On World Environment Day in 2013, Portland Mayor Charlie Hales declared, “The City must urge the Oregon State Treasurer, the Local Government Investment Pool, and the Oregon Investment Council to divest of all state holdings in fossil fuel.” Unfortunately a year-and-a-half has passed and the resolution has yet to come before City Council. In the meantime, the city purchased $20,000,000 in ExxonMobil bonds and is actively re-writing its own Environmental Conservation Habitat codes to accommodate a dangerous propane export terminal at the Port of Portland.
This relationship has gone on too long. It’s time for Portland to break up with fossil fuels.
Rising Tide and 350PDX celebrated the “break up” in style. We partied with music, flowers, and candies, and a special guest appearance by the Raging Grannies! Personalized break-up letters were sent directly to Charlie and our photo petition garnered dozens of supporters.
Our Community Response to Climate Change: CHOOSING ACTION
Climate change feels like an overwhelming issue: we often feel it is so big and complex that there is nothing we can do. But we are not helpless, there are actions we can take as individuals and as a community.
Join us in a forum to learn, discuss, and share ideas.The program will include brief informational sessions on:
Neighborhood impacts of climate change and local actions we can take
Policy efforts being addressed by the legislature
Green investing and divestiture of fossil fuels from the investments of our families and the organizations we’re involved with
The presentations will be followed by facilitated discussions on each topic which participants can choose by interest area.
Kari-Lyons Eubanks, Multnomah County Health Department, and McKenzie Southworth and Griselda Maria Palma, Multnomah County Office of Sustainabilit
Jana Gastellum, Oregon Environmental Council
Lenny Dee, Board Member, 350 PDX
Tuesday February 10, 2015 7:00 – 8:30 PM Friendly House 1737 NW 26th Ave Portland, OR
Northwest Neighbors CAN Make a Difference!
Sponsored by Portland State University and Friendly House
NW fossil fuel corridor & climate change: citizens fight back against proposed gas export terminals
Program:Wednesday Talk Radio— Stream Here Air date: Wed, 02/04/2015 Short Description: Activists from around the region discuss their efforts to shut down controversial projects Continuing our coverage of accelerating climate change and the Fossil Fuel industries’ attempt to transform the West Coast of the U.S. and Canada into a massive export colony for the global economy.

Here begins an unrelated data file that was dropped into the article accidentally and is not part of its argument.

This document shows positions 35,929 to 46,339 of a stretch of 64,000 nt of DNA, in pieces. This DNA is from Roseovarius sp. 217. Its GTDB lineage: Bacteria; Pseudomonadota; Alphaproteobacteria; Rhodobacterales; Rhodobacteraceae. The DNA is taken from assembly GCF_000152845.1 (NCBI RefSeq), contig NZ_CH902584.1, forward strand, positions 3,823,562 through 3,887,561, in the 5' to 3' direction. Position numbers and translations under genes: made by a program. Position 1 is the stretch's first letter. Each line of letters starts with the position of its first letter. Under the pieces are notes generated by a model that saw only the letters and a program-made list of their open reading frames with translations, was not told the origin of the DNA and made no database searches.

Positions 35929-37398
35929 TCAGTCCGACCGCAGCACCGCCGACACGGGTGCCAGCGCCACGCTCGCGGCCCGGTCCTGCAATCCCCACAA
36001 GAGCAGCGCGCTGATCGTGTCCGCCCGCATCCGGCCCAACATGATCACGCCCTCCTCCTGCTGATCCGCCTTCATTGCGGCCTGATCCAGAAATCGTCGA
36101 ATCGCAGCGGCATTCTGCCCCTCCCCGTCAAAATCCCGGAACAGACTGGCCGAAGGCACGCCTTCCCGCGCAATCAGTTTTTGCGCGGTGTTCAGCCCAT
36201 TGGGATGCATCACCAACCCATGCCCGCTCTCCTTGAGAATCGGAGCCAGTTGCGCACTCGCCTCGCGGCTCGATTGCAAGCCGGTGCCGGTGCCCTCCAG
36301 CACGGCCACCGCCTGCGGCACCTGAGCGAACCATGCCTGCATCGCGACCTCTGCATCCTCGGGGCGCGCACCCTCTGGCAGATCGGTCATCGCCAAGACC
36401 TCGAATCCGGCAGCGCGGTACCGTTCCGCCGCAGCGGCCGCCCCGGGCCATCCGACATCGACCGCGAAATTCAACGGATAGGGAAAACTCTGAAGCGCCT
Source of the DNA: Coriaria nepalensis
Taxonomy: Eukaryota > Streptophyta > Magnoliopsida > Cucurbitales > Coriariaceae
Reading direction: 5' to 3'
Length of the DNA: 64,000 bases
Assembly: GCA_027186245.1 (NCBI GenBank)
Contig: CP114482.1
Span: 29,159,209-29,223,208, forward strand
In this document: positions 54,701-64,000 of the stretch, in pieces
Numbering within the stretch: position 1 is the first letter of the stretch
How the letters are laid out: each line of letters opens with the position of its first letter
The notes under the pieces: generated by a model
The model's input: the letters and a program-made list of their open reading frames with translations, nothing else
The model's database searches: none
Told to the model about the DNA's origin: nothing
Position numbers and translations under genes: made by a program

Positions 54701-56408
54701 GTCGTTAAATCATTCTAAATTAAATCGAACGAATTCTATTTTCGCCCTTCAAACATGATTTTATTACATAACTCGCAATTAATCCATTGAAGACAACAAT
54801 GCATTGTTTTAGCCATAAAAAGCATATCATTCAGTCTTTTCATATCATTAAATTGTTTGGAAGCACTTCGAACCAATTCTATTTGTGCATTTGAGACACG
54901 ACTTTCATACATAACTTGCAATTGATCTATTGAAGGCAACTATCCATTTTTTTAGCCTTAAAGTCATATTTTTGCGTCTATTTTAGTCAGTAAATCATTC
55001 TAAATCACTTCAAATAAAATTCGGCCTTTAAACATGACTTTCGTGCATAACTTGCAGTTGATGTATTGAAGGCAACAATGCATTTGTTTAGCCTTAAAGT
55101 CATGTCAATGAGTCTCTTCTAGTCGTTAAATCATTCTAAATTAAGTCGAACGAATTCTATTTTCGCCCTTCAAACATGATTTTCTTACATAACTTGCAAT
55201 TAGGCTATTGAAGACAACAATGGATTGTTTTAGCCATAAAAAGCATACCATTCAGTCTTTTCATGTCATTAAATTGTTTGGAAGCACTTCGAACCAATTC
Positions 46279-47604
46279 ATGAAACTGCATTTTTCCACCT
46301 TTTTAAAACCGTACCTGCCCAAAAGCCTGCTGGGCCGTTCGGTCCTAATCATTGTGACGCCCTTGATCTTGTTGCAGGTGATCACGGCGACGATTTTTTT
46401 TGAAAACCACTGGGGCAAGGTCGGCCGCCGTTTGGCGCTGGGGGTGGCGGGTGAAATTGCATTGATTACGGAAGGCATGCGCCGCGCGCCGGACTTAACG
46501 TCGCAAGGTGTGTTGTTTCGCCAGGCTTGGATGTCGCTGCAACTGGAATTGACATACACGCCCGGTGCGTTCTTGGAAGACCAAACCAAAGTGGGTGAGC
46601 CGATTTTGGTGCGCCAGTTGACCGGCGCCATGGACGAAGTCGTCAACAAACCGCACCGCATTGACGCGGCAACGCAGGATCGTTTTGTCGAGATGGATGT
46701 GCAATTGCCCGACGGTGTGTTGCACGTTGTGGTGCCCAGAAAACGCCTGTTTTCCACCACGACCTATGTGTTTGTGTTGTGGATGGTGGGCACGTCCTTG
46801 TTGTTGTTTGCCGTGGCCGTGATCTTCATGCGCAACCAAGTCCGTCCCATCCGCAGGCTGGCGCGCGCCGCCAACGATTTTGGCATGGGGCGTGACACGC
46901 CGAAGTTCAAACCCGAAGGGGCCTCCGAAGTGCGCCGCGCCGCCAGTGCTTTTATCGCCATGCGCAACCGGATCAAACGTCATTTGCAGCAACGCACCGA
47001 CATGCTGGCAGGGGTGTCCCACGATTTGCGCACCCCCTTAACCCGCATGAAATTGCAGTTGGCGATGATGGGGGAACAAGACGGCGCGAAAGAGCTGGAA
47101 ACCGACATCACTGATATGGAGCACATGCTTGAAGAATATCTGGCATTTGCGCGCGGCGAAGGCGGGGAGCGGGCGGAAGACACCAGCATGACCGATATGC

Guests will include:
Pembina Propane terminal in Portland: Daphne Wysham, Center for a Sustainable Economy Bob Sallinger, Conservation Director, Audubon of Portland (not yet confirmed) Mike Stanton, President, ILWU (not yet confirmed)
Jordan Cove Liquified Natural Gas terminal in Coos Bay & Pacific Connector Pipeline: Francis Eatherington, Conservation Director, Cascadia Wildlands
Warrenton LNG terminal/ Oregon LNG: Laurie Caplan, Co-chair, Columbia Pacific Common Sense
Portland, OR – Tuesday: Hundreds gathered in a rally and packed the Planning and Sustainability Commission public hearing to show their opposition to the controversial propane terminal proposed by Pembina Pipeline Corporation. With standing room only, the Planning and Sustainability Commission had trouble accommodating the large crowd, and over 100 people signed up to testify. The meeting ended with over 2 hours left of testimony un-heard. Community members spoke to climate impacts of propane, the destruction caused by fracking, and the impact to the sensitive conservation area at the proposed terminal site.